An adequate resource for readers new to this piece of the history of American journalism.




A history of McClure’s magazine, its publisher, and its most important contributor.

While employed on the editorial side of magazines and book publishing, Gorton began wondering about the motivations and interpersonal dynamics of writers and editors. When she discovered a century-old professional relationship between magazine publisher Samuel Sidney McClure and his star writer, Ida Minerva Tarbell, she began to conduct research for this book. Both born in 1857, McClure and Tarbell met in 1892 as he sought to hire her for the editorial staff of his nascent, eponymous monthly magazine. That magazine would become hugely successful from 1893 until about 1906, when internal and external forces caused a decline, leading to eventual closure. In Gorton’s wide-ranging book, the magazine does not make its debut until nearly 100 pages in. Before that, the author lays out a dual biography, alternating chapters between the two outsized personalities. While McClure was restless, Tarbell was steadier in nature. Gorton conducted primary documents research in archives filled with papers from McClure (mostly in Indiana) and Tarbell (mostly in Pennsylvania). The author also cites liberally from a previous McClure biography as well as two previous Tarbell biographies and her memoir, All in a Day’s Work, originally published in 1939. Tarbell’s fame rests largely on her accomplishments as a muckraking woman journalist in the male-dominated industry while McClure was well known for his ability to lead “by enthusiasm, rather than by example.” The best-known content—an exposé of Standard Oil Company and John D. Rockefeller researched and written by Tarbell—appeared in installments published between 1902 and 1904 and was later published in 1904 as The History of the Standard Oil Company. Though Gorton offers a sturdy portrait of Tarbell and McClure for a new generation of readers, much of the information she provides has already appeared in previous books and historical journals. The author variously refers to Tarbell as “Miss Tarbell,” “Ida Tarbell,” or simply “Ida,” which becomes distracting.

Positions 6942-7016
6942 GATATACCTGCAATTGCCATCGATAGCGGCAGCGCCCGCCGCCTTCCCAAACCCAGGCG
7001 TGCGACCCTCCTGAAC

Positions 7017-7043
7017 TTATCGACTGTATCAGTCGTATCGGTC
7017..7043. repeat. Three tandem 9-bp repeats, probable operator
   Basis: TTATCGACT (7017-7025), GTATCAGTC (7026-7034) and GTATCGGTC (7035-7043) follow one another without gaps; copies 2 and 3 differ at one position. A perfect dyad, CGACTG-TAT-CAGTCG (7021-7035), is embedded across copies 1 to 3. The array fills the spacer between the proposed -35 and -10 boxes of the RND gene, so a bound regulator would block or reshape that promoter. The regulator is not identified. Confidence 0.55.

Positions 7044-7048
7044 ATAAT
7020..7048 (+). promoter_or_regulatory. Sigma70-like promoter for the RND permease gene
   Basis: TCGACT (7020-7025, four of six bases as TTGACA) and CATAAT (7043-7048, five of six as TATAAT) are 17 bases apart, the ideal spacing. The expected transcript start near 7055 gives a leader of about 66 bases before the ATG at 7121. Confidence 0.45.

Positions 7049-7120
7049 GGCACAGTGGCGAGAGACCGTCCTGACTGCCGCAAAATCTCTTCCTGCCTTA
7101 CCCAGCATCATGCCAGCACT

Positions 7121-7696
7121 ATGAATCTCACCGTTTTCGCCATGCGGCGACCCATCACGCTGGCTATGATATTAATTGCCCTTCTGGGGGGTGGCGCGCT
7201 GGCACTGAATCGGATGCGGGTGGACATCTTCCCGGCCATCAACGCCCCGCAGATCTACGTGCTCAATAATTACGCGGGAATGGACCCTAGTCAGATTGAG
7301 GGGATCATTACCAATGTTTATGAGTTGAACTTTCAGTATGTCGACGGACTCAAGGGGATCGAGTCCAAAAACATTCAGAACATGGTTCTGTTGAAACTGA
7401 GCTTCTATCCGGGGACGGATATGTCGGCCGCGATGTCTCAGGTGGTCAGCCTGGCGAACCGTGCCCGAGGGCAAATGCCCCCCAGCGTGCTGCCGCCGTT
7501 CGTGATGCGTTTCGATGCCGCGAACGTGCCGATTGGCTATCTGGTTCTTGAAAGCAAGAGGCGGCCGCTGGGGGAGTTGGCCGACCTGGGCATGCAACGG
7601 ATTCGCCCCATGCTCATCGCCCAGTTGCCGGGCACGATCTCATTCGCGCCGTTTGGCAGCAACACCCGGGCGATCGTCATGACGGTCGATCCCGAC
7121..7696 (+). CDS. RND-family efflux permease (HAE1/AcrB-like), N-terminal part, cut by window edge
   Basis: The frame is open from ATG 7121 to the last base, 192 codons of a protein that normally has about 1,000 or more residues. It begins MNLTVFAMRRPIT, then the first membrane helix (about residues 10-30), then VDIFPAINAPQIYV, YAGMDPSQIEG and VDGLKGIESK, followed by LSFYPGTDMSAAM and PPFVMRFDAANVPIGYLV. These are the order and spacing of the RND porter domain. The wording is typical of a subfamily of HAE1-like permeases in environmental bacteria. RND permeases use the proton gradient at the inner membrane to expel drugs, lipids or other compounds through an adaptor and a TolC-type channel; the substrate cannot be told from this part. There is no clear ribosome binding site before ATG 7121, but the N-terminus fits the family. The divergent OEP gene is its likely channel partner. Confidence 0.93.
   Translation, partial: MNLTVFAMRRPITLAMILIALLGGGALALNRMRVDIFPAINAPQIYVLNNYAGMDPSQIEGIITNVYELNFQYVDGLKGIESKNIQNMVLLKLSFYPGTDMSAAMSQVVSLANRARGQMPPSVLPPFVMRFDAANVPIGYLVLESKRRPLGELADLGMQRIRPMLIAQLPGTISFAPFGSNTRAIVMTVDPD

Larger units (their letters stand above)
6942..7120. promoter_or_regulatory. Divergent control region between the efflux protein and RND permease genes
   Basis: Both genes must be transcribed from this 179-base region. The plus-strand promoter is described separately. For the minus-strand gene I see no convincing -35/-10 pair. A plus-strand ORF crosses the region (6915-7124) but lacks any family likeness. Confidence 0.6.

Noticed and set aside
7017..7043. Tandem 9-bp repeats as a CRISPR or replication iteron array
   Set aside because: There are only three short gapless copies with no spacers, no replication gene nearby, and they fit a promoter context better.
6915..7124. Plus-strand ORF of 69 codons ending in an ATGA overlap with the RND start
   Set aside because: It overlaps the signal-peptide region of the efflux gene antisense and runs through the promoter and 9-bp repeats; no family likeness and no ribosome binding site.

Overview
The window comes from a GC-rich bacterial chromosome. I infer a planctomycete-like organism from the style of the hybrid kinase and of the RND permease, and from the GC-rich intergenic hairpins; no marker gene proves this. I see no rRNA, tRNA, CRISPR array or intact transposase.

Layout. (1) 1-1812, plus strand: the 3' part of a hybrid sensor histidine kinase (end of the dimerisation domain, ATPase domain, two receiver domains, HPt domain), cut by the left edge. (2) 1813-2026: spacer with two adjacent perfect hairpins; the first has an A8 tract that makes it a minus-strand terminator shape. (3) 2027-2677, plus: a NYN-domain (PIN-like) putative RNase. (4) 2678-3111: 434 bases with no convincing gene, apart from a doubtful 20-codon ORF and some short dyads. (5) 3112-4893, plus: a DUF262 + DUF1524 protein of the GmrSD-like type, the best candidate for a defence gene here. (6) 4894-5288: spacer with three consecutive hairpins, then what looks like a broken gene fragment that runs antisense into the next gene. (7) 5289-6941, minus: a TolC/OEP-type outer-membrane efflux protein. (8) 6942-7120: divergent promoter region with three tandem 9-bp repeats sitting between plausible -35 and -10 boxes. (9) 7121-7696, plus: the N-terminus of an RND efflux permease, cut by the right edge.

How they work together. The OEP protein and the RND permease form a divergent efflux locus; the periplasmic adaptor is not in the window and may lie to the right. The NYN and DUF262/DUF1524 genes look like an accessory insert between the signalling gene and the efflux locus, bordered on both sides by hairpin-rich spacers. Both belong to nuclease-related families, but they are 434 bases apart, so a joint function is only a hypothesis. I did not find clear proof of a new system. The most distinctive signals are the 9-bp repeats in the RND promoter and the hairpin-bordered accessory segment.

An adequate resource for readers new to this piece of the history of American journalism.

Pub Date: Feb. 18, 2020

ISBN: 978-0-06-279664-6

Page Count: 384

Publisher: Ecco/HarperCollins

Review Posted Online: Oct. 21, 2019

Kirkus Reviews Issue: Nov. 15, 2019

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Doyle offers another lucid, inspiring chronicle of female empowerment and the rewards of self-awareness and renewal.

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More life reflections from the bestselling author on themes of societal captivity and the catharsis of personal freedom.